matrix T


Rmxn


In


this case


is equal


to the k x k


block


identity matrix


except for the (i,


j) block, which is


where Z is the solution to the matrix


equation


TiiZ -


ZTfj =


We summarize


the block diagonalization of T in the following


algorithm.


Algorithm


2.2.1


Given a k


x k quasi-upper triangular matrix T


E Rx" "


and a coa-


lescing tolerance tol greater than the square root of the unit roundoff, the following

algorithm computes a block diagonalization of T.


S is the n x n identity matrix.


row -


i] col =


-1:


3 --


1; minim = 2tol


while minim


> tol


Q = min{ Je w


if ai3


:a E A(Ta), and wE A(T7j)


< tol


row


row ]; col =


j col


{ row, and col are two arrays,


whose elements are the row index i,


and the column index j respectively, of an entry


Tj of T


which will


not be replaced by a zero matrix.

minim = Gij

else


Solve T.


ZT=j -


-Tii for


and then form I'V,.


t rN I Pn p


f^-


F1 _











end

end

m = length(row)

for 1 = 1 : m


i = row(1)

while i >

if ij ~;


- 1; j3 = col(Z)

1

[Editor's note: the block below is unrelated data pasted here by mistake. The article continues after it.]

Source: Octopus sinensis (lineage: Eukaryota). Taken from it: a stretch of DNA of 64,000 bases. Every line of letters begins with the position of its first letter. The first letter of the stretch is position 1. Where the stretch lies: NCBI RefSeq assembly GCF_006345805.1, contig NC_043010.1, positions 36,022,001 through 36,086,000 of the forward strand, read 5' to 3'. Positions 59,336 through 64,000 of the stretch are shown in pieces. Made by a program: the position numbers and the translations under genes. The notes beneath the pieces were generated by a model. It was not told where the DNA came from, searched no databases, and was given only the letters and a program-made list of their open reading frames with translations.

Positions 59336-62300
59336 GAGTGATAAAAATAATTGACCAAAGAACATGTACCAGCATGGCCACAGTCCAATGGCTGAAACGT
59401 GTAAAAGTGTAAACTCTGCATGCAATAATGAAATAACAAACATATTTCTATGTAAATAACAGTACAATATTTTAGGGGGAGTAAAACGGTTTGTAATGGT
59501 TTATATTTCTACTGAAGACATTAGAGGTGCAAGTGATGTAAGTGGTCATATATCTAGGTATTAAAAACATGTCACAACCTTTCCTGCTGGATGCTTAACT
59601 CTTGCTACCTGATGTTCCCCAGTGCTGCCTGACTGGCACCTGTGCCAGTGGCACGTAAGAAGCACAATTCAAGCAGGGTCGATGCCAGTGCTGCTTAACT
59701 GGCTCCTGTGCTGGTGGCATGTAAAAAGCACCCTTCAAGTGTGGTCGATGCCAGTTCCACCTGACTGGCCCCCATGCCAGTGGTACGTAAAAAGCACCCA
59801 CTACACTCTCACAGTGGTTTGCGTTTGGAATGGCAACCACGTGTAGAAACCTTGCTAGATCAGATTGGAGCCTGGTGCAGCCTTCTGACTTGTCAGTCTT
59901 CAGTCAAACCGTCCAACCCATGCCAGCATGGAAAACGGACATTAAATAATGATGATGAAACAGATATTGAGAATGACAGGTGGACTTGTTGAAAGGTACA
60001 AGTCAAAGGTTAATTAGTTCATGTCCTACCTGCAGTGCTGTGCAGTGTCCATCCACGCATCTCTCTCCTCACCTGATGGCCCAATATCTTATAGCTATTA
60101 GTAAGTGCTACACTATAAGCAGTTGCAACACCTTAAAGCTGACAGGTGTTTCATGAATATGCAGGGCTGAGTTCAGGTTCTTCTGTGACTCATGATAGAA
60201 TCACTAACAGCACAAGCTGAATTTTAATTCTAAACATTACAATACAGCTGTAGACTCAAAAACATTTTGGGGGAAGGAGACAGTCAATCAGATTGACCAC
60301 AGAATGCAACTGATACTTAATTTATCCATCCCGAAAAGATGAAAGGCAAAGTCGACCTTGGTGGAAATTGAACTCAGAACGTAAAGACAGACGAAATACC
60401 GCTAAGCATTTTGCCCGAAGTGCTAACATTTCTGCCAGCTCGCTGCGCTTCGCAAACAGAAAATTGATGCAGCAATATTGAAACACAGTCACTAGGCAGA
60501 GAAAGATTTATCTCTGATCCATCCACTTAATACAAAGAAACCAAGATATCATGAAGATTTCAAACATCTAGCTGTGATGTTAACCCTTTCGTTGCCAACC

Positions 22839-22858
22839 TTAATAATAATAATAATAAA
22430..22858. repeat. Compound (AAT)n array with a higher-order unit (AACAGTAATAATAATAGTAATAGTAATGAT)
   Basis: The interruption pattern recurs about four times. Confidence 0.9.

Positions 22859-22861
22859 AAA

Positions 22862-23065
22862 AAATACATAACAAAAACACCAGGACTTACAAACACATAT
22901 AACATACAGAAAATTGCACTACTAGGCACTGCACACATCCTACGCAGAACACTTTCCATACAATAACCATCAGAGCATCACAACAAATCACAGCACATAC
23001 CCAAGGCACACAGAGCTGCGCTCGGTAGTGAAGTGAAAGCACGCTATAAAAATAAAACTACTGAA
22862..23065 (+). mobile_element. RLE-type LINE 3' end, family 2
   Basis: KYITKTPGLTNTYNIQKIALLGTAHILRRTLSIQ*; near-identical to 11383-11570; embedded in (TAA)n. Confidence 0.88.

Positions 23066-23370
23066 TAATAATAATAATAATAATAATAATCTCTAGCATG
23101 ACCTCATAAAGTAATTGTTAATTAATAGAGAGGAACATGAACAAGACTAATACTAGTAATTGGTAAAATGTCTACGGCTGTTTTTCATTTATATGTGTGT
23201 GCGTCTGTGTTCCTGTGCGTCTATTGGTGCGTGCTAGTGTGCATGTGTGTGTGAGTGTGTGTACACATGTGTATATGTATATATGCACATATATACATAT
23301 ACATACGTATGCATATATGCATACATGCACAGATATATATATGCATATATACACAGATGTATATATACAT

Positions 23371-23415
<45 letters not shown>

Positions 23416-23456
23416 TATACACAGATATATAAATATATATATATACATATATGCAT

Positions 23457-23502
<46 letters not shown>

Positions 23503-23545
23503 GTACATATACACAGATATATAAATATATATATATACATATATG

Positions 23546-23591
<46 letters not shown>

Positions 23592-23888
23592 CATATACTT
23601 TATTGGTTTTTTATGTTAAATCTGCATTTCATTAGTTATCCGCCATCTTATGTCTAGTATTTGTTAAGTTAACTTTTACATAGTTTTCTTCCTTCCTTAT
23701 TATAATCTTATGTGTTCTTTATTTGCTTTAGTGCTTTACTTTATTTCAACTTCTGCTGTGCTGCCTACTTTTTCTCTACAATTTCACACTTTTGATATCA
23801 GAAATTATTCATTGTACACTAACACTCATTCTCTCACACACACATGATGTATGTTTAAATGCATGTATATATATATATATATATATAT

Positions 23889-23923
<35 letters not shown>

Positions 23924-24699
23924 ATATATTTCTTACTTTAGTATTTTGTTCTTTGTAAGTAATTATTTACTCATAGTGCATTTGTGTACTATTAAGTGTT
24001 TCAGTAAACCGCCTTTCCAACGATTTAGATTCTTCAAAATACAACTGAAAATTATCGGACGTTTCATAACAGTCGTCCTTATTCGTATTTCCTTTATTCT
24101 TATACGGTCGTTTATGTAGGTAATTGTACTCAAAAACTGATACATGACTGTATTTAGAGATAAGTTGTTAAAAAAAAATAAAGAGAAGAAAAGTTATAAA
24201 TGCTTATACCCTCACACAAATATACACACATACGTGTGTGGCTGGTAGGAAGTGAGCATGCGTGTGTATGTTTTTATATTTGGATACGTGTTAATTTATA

W-'TW,,;
ii t&7 y ,~


S = SWij


i=i


end

end


Let l


, and suppose NT


is an array of k elements whose ith element is the


dimension of the ith block of T


along the diagonal.


For i


< j, define a;j as in the


above code.


< tol, then merge blocks Ti and Tjj to form a single block using


permutations of columns and rows of T.


Use those column permutations to


merge


Update ko"d


and NVTota to obtain kfc"


and NT"""


STry the above


merging technique for all possible combinations of 1 < i < j3 1.

Now we are ready to compute a block diagonalization of an n


x n nondefective


matrix A using the following procedure:


Alaorithm


2.2.2


(Dunamical Eiaencomputations )


Given a nondefective matrix A


RanXn


, a tolerance


greater


than


unit roundoff,


a coalescing tolerance


greater than


the square root of the unit roundoff,


a constant stepsize At smaller


r











Define tol8 =


100toll


Next we break the sketch of the algorithm into several steps.


Step 0:


Take X


= I, A = Ao, Y


=X-1


=n(


the number of blocks


), and


, 1,..., 1 ]